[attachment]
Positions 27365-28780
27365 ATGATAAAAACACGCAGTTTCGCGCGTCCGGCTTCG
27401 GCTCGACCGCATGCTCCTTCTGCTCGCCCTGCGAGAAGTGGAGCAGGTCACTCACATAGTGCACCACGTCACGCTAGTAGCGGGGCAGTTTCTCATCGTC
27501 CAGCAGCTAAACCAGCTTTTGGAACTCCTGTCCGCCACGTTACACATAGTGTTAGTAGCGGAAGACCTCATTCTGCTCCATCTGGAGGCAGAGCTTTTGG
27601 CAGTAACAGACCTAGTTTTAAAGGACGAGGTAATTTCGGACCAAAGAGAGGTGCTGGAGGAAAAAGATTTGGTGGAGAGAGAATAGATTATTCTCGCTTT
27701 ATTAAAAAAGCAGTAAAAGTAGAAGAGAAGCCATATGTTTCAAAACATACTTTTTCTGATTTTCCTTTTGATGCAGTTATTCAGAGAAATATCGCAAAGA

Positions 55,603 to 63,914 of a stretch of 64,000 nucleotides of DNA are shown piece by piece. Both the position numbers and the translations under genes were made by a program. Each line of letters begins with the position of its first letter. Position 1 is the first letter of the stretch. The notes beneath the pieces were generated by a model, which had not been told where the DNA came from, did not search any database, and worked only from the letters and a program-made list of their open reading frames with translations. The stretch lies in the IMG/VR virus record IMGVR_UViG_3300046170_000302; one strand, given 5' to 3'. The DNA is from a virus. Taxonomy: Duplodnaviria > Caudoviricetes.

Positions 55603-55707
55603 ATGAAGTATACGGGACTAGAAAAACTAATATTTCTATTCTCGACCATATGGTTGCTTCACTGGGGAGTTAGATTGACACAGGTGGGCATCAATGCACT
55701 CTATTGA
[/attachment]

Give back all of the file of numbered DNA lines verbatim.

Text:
Positions 27365-28780
27365 ATGATAAAAACACGCAGTTTCGCGCGTCCGGCTTCG
27401 GCTCGACCGCATGCTCCTTCTGCTCGCCCTGCGAGAAGTGGAGCAGGTCACTCACATAGTGCACCACGTCACGCTAGTAGCGGGGCAGTTTCTCATCGTC
27501 CAGCAGCTAAACCAGCTTTTGGAACTCCTGTCCGCCACGTTACACATAGTGTTAGTAGCGGAAGACCTCATTCTGCTCCATCTGGAGGCAGAGCTTTTGG
27601 CAGTAACAGACCTAGTTTTAAAGGACGAGGTAATTTCGGACCAAAGAGAGGTGCTGGAGGAAAAAGATTTGGTGGAGAGAGAATAGATTATTCTCGCTTT
27701 ATTAAAAAAGCAGTAAAAGTAGAAGAGAAGCCATATGTTTCAAAACATACTTTTTCTGATTTTCCTTTTGATGCAGTTATTCAGAGAAATATCGCAAAGA

Positions 55,603 to 63,914 of a stretch of 64,000 nucleotides of DNA are shown piece by piece. Both the position numbers and the translations under genes were made by a program. Each line of letters begins with the position of its first letter. Position 1 is the first letter of the stretch. The notes beneath the pieces were generated by a model, which had not been told where the DNA came from, did not search any database, and worked only from the letters and a program-made list of their open reading frames with translations. The stretch lies in the IMG/VR virus record IMGVR_UViG_3300046170_000302; one strand, given 5' to 3'. The DNA is from a virus. Taxonomy: Duplodnaviria > Caudoviricetes.

Positions 55603-55707
55603 ATGAAGTATACGGGACTAGAAAAACTAATATTTCTATTCTCGACCATATGGTTGCTTCACTGGGGAGTTAGATTGACACAGGTGGGCATCAATGCACT
55701 CTATTGA